These features have been in geology literature since 1858 when David Dale Owen made his first geological reconnaissance of the northern counties.  He described a mass of isolated sandstone within adjacent magnesian limestone (now called dolostone) which stands out forming a conspicuous feature in the landscape.  Purdue, 1907, called them cave-sandstone deposits and was the first to consider them paleokarst.  Purdue and Miser, 1916, noted many of these deposits and concluded several were ancient sinkholes that had been filled with sand.  Two theses that pre-date the construction of Beaver Lake (Arrington, 1962, and Staley, 1962) mention numerous sandstone bodies within the Powell.  One very large sandstone mass was seen in the White River (Arrington, 1962).  It is approximately 45 feet tall!  Unfortunately, it is now covered with water.

photo       Sandstone mass in Carroll County.  From Owen, 1858

photo2 Sandstone mass in the White River near Hwy 12 access to Beaver Lake.  From  Arrington, 1962.

So how did these features form?  First, let’s define paleokarst.  Paleokarst consists of karst features that formed in the geologic past and were preserved in the rock record.  Karst features include sinkholes, springs, and caves.  These features form when acidic rain and ground water dissolves carbonate rocks (mainly rocks that contain calcium carbonate – calcite, or calcium-magnesium carbonate – dolomite).

The majority of sandstone masses are surrounded by dolostone, composed of dolomite, in the Powell Formation.  The Powell is Lower Ordovician in age, meaning it formed around 470 million years ago (mya).  It is likely that this formation was exposed to weathering at that time.  Depressions of various size, called sinkholes, developed on the exposed land surface.  Later, sand filled the depressions and eventually became rock called sandstone.  The age of the sandstone masses ranges from Middle Ordovician (approx. 450 mya) to Middle Devonian (approx. 390 mya).  Therefore, there is a gap in the rock sequence, between dolostone in the Powell and the sandstone, called an unconformity, lasting from 20-80 million years.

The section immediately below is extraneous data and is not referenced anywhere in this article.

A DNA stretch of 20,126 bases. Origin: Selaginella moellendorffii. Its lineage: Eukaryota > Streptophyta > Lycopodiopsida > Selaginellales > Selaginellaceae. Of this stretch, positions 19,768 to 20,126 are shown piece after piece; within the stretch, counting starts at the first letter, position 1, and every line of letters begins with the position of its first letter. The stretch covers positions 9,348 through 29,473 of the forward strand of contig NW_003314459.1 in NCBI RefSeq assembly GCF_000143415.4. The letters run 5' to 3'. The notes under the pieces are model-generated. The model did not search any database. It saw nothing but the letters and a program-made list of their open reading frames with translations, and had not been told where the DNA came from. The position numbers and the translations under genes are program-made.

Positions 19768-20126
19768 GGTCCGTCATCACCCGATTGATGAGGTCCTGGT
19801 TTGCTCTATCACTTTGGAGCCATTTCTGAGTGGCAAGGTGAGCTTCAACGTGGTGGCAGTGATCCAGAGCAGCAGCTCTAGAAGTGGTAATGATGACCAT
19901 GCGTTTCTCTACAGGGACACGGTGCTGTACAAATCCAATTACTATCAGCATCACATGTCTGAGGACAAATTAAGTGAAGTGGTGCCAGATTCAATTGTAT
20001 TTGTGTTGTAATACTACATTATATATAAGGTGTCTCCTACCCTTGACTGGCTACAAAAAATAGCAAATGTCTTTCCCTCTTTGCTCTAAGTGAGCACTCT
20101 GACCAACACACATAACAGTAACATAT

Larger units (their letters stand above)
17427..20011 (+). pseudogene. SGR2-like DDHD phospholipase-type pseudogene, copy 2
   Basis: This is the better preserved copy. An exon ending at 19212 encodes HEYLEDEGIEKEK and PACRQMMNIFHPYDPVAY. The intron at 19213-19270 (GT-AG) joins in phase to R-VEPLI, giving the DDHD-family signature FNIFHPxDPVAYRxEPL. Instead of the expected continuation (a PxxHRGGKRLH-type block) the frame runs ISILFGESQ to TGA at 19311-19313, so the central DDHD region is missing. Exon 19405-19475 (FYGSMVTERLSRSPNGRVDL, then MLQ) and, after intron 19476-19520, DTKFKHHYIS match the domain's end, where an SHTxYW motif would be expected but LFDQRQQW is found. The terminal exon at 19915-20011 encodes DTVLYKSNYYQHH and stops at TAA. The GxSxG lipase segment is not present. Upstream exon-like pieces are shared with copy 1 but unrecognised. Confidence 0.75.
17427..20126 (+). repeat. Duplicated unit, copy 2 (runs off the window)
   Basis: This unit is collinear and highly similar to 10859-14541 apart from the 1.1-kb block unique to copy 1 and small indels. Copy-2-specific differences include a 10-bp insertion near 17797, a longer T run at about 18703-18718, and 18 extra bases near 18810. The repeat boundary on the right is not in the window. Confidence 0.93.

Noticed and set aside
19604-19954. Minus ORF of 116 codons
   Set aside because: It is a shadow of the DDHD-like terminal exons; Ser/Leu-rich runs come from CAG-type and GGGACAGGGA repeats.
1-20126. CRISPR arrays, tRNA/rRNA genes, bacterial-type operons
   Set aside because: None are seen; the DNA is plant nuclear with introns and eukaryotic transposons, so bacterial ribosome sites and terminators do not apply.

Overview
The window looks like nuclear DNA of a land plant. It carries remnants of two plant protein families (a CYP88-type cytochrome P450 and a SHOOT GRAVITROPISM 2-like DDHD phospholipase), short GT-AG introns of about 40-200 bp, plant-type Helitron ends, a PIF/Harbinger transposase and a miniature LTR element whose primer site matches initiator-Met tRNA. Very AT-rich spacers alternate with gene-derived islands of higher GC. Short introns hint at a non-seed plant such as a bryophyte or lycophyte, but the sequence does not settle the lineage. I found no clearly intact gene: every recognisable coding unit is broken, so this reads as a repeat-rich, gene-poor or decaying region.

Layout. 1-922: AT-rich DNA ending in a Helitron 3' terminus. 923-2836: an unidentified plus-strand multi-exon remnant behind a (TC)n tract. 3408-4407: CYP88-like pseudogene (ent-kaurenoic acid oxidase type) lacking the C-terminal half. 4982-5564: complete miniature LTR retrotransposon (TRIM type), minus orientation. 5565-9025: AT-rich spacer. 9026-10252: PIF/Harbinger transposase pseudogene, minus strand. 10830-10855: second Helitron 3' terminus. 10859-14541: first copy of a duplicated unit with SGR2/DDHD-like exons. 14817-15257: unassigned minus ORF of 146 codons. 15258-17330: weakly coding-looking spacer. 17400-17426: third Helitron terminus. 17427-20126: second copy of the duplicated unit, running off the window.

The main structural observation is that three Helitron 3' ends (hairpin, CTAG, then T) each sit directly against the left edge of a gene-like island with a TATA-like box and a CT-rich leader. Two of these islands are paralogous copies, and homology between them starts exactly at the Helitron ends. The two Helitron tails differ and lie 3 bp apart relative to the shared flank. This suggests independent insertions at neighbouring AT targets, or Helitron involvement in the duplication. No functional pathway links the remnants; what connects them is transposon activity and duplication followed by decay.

ss mass 3-01Sandstone mass (center) surrounded by Powell dolostone along Beaver Lake.  Photo taken in September, 2016.

Why is paleokarst important, other than being interesting features to observe?  Paleokarst provides clues to former geologic conditions and changes in climate and sea level (Palmer and Palmer, 2011).  We know that sea level was high in the Lower Ordovician and shallow seas covered all of northern Arkansas.  But, in the Middle Ordovician, sea level lowered and the sandstone paleokarst features provide additional evidence supporting this change.

Many sandstone paleokarst features were located while mapping the War Eagle quadrangle.  Fifty-two sandstone masses were located around Beaver Lake.  This is not a complete list, however, since the main focus of mapping was not a paleokarst inventory.

paleokarst points    Sandstone masses (yellow) located from recent geologic mapping around Beaver Lake.

The War Eagle quadrangle was mapped in preparation for State Park Series 4 – Geology of Hobbs State Park.  Follow the link below to see the geologic map of the War Eagle quadrangle:  http://www.geology.ar.gov/maps_pdf/geologic/24k_maps/War%20Eagle.pdf.

Until next time,

Angela Chandler

 

References:

Arrington, J., 1962, The geology of the Rogers quadrangle:  University of Arkansas M.S. Thesis, 61 p.

Palmer, A.N., and Palmer, M.V., 2011, Paleokarst of the USA:  A brief review:  in U.S. Geological Survey Karst Interest Group Proceedings, Fayetteville, Arkansas:  U.S. Geological Survey Scientific Investigations Report 2011-5031, p. 7-16.

Owen, D.D, 1858, First report of a geological reconnaissance of the northern counties of Arkansas made during the years 1857 and 1858:  Little Rock, 256 p.

Purdue, A.H., 1907, Cave-sandstone deposits of the southern Ozarks:  Geological Society of America Bulletin, vol. 17, pp. 251-256.

Purdue, A.H., and Miser, H.D., 1916, Geologic Atlas of the United States, Eureka Spring-Harrison Folio, Arkansas-Missouri:  U.S. Geological Survey Folio No. 202, 82 p.

Staley, G.G., 1962, The geology of the War Eagle quadrangle, Benton County, Arkansas:   University of Arkansas M.T. Thesis, 56 p.